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Turfgrass Rust

July 21, 1999

It may seem an odd time of year to be reading about rust on turfgrasses, but we have reports of many such cases in the midsection of the state. Turf rusts generally appear in cooler temperatures and, if you force yourself to remember, we recently experienced a week of cool days with low humidity and very cool nights. The result was a nice crop of rust in the lawn.

All turfgrasses can be infected with rust fungi, but Kentucky bluegrass, perennial ryegrass, tall fescue, and zoysiagrass tend to be most susceptible. Early symptoms of rust diseases include light yellow flecks on leaves and stems, giving the lawn a yellow cast. The leaf tissue ruptures at these yellow spots, and spores of the fungus are produced. The pustules may be yellow, orange, brown, or red. The spores rub off very easily on hands, shoes, clothing, and animals. Often, the disease goes unnoticed until you mow the lawn and see that your white shoes are covered with a dusty coating of rust-colored spores.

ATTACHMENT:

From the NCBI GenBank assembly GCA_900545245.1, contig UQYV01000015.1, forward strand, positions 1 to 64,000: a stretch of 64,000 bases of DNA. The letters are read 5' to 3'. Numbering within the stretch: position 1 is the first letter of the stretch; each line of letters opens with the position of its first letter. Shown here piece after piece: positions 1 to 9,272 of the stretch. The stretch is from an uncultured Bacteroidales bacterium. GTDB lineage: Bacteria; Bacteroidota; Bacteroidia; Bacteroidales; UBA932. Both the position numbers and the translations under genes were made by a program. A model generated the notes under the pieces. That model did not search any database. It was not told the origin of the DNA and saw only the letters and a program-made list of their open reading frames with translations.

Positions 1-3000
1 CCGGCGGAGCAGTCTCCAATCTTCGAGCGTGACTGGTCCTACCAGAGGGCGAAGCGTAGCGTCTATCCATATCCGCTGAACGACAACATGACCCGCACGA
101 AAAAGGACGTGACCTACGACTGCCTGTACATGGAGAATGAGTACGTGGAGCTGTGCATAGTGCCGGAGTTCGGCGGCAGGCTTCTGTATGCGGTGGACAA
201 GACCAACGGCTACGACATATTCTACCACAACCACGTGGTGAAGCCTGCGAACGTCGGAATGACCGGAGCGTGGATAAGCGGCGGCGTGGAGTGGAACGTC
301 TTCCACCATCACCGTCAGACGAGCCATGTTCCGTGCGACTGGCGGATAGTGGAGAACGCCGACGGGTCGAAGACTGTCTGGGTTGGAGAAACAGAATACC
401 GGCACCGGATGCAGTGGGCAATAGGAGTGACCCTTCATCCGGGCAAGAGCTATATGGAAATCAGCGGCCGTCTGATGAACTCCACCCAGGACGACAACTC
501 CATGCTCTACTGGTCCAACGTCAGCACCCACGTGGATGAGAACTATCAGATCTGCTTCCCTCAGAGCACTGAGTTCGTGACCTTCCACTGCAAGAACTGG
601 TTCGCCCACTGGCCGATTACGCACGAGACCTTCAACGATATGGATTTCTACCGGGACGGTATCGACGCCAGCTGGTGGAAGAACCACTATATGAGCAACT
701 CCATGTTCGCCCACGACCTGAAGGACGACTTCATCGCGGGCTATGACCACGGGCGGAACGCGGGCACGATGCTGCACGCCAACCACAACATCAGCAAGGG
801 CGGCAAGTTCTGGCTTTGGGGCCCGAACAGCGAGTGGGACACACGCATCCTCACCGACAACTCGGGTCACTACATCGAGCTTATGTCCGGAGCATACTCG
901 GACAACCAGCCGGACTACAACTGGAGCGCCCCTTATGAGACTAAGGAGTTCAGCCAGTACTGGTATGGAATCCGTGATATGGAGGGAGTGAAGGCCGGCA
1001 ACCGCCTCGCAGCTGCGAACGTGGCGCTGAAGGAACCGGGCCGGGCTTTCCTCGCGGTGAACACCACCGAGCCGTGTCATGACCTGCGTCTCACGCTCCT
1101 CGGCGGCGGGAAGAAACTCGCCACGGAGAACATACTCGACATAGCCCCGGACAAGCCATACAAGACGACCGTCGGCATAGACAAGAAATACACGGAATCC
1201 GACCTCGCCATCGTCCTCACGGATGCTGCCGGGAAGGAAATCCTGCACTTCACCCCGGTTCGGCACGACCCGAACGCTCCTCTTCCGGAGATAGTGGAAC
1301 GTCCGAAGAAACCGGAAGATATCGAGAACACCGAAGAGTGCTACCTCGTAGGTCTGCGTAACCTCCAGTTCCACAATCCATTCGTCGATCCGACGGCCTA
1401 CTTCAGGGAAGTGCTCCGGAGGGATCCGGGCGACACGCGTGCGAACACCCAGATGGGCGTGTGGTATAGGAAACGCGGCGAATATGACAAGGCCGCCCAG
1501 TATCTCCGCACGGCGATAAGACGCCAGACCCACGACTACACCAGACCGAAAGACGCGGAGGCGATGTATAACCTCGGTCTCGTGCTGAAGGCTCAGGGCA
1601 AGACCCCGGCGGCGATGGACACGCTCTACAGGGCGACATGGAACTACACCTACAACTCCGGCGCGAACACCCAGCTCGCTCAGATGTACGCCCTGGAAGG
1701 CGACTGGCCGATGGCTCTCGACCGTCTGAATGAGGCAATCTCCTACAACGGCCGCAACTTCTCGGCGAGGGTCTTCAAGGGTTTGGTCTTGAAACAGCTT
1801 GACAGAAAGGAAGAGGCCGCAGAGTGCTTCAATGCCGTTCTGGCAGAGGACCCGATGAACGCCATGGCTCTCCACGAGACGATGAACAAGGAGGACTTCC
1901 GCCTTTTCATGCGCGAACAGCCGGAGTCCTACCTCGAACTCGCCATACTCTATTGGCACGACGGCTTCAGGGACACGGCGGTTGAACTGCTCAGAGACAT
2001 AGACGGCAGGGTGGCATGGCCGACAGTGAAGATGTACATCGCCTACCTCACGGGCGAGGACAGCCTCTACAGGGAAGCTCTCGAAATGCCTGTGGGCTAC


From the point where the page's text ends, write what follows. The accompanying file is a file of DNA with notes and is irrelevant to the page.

Severely infected turf appears thin and tinted yellow, red, or brown, depending on the fungus and time of year. The turf becomes weakened, unsightly, and more susceptible to injury from environmental stress and other disease pathogens. Grasses growing slowly under stressful environmental conditions are most susceptible to rust, particularly when water, fertility, and soil compaction are inadequate for good growth. There are also varieties with resistance and susceptibility to rust.

Management measures should target stress areas. Leaf wetness is required for infection, so it is important to water early in the day so the turf can dry before night. Water turf infrequently, but to a depth of 6 inches or more at each watering. Avoid frequent, light sprinklings. Fertilize to keep the grass growing about 1 inch per week in summer and early fall droughts. Use balanced fertilizer and do not apply excessive nitrogen. As the grass grows, it pushes rust-infected leaves outward, making it easy to mow and remove infected blades. Be sure to catch these clippings and remove them from the area. Mow regularly to remove infected leaf tips, but avoid mowing below the recommended height for the particular turf species. Prune surrounding trees and shrubs to improve light penetration and air circulation around densely shaded areas.

If the lawn is badly infected or the combination of rust and other stress produces a poor lawn and forces a renovation, it is ideally done in mid- to late August. Use a blend of turf cultivars with resistance to rust as listed in Report on Plant Diseases No. 412. Preventive fungicides are available, but they offer only a temporary solution. Check the usual pest control handbooks for registered chemicals.

Author: Nancy Pataky


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